It’s a daunting undertaking – passing your hard-earned book into the hands of another.
After 30-odd years of forging client relationships, building a referral base and ensuring hundreds, perhaps thousands, of people are financially set for the rest of their lives, you’re expected to give it all away to the next up-and-comer?
But your time to retire will inevitably come, and it’s best to be as prepared as possible when it does.
Despite this, according to a report, The Future of Practice Management
, released in January by the Financial Planning Association, almost half of financial advisors aren't set up for their retirement.
The poll, which surveyed about 2,400 financial service professionals in the United States, found that 46 per cent of financial advisors do not have a retirement plan themselves, yet 40 per cent are planning to retire within the next 14 years.
On top of that, only 25 per cent have a succession plan in place to ensure business falls into the right set of hands. This percentage increased slightly by age, with 31 percent at ages 60 to 64 and to 41 percent at age 65-plus, knowing who was going to take over their book.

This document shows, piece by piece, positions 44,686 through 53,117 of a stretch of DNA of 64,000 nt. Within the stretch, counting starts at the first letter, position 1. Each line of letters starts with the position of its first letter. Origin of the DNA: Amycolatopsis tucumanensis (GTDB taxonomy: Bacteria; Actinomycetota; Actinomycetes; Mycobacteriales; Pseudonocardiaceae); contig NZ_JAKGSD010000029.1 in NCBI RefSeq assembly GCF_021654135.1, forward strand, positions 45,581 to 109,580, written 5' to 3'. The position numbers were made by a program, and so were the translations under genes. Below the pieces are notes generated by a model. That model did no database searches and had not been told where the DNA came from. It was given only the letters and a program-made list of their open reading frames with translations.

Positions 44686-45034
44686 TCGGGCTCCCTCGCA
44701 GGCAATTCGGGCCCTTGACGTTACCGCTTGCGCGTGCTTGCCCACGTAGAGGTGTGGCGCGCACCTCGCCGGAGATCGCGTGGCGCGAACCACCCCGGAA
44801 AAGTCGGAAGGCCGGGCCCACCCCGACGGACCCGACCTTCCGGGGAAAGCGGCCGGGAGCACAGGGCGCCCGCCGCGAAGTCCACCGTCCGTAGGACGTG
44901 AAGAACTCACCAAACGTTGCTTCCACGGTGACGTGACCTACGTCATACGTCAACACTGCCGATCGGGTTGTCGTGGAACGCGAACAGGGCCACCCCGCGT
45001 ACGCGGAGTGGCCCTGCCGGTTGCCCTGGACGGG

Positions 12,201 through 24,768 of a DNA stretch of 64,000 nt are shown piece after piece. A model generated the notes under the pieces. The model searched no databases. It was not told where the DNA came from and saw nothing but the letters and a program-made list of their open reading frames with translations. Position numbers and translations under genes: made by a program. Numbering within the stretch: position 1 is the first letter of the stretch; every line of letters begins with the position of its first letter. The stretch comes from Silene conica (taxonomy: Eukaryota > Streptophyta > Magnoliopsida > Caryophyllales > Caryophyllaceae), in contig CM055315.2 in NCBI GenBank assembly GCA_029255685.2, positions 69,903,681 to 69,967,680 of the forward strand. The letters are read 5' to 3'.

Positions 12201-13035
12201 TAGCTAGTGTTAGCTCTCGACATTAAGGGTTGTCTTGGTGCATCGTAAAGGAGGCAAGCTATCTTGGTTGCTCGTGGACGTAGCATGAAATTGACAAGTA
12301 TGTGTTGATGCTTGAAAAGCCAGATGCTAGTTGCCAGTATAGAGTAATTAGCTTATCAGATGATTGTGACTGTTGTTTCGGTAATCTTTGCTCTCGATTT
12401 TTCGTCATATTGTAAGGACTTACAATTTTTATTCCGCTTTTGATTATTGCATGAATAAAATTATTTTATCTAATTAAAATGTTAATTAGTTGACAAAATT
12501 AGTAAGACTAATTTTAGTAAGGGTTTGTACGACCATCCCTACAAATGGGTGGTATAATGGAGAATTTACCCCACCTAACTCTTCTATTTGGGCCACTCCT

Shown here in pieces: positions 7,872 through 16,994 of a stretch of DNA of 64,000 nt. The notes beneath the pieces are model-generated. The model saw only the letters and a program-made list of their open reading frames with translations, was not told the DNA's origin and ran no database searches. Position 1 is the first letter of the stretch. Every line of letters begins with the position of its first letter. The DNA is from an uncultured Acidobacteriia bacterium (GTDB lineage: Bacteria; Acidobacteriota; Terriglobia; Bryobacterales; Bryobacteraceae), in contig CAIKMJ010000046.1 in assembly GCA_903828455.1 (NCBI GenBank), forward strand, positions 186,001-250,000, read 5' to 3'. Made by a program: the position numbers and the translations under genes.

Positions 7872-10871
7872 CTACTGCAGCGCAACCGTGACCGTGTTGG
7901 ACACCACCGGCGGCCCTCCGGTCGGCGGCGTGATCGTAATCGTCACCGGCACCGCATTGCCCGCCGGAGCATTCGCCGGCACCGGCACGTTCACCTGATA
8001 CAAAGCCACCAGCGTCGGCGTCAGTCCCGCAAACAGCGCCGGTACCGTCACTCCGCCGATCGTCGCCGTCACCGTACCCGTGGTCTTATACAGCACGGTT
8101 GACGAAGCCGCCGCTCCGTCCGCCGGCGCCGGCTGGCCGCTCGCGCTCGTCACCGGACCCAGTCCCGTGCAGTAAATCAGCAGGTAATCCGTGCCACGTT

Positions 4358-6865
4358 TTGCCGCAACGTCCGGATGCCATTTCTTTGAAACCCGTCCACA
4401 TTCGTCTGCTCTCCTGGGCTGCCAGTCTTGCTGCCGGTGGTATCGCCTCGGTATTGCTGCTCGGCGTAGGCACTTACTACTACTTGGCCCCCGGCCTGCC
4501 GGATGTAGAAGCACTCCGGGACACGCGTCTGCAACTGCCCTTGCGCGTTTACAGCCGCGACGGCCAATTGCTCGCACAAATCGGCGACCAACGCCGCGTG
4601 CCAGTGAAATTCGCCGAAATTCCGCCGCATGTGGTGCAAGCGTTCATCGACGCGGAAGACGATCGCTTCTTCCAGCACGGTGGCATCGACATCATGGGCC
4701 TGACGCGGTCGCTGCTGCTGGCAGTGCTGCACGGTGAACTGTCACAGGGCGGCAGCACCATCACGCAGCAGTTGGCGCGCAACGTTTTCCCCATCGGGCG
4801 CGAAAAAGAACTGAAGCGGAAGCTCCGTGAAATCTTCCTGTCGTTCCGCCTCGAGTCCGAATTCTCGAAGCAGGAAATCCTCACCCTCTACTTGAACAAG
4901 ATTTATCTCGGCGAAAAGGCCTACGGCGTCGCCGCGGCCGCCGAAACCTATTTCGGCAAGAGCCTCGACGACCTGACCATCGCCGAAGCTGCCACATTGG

“Though some advisors may not be ‘practicing what they preach,’ a likely culprit for their inability to plan for their own future may fall squarely on a simple lack of time,” the report states.
Winnipeg-based financial advisor, Doug Lochhead, of Granite Financial Group, believes avoiding the succession plan – one of the advisor’s most challenging tasks – is a huge problem for the industry today.
“It’s going to be a real issue for the industry,” he says. “We provide a very specialized experience based on advice … there’s going to be a lack of people through the advice channel, other than the banks.” (continued)